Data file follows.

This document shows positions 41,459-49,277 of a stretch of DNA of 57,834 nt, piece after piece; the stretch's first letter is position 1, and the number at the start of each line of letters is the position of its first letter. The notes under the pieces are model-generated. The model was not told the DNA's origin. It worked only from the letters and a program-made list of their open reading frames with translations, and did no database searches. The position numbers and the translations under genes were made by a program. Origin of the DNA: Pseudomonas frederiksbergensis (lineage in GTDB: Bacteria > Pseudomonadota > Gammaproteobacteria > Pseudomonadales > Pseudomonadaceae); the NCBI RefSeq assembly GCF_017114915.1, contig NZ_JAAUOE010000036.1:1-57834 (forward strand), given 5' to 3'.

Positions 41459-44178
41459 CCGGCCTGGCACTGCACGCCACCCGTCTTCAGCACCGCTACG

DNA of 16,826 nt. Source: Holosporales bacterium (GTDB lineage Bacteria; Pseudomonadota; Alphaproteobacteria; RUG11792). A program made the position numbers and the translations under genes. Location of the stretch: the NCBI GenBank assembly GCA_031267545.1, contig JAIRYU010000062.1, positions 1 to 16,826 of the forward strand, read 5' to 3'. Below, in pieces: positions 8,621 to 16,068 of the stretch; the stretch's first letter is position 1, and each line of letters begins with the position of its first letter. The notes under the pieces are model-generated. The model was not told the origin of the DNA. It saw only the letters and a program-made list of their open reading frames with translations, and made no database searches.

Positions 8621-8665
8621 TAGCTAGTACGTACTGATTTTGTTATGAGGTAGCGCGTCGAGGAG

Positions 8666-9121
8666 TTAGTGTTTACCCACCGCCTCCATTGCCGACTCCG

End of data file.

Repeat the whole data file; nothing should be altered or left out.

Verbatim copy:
This document shows positions 41,459-49,277 of a stretch of DNA of 57,834 nt, piece after piece; the stretch's first letter is position 1, and the number at the start of each line of letters is the position of its first letter. The notes under the pieces are model-generated. The model was not told the DNA's origin. It worked only from the letters and a program-made list of their open reading frames with translations, and did no database searches. The position numbers and the translations under genes were made by a program. Origin of the DNA: Pseudomonas frederiksbergensis (lineage in GTDB: Bacteria > Pseudomonadota > Gammaproteobacteria > Pseudomonadales > Pseudomonadaceae); the NCBI RefSeq assembly GCF_017114915.1, contig NZ_JAAUOE010000036.1:1-57834 (forward strand), given 5' to 3'.

Positions 41459-44178
41459 CCGGCCTGGCACTGCACGCCACCCGTCTTCAGCACCGCTACG

DNA of 16,826 nt. Source: Holosporales bacterium (GTDB lineage Bacteria; Pseudomonadota; Alphaproteobacteria; RUG11792). A program made the position numbers and the translations under genes. Location of the stretch: the NCBI GenBank assembly GCA_031267545.1, contig JAIRYU010000062.1, positions 1 to 16,826 of the forward strand, read 5' to 3'. Below, in pieces: positions 8,621 to 16,068 of the stretch; the stretch's first letter is position 1, and each line of letters begins with the position of its first letter. The notes under the pieces are model-generated. The model was not told the origin of the DNA. It saw only the letters and a program-made list of their open reading frames with translations, and made no database searches.

Positions 8621-8665
8621 TAGCTAGTACGTACTGATTTTGTTATGAGGTAGCGCGTCGAGGAG

Positions 8666-9121
8666 TTAGTGTTTACCCACCGCCTCCATTGCCGACTCCG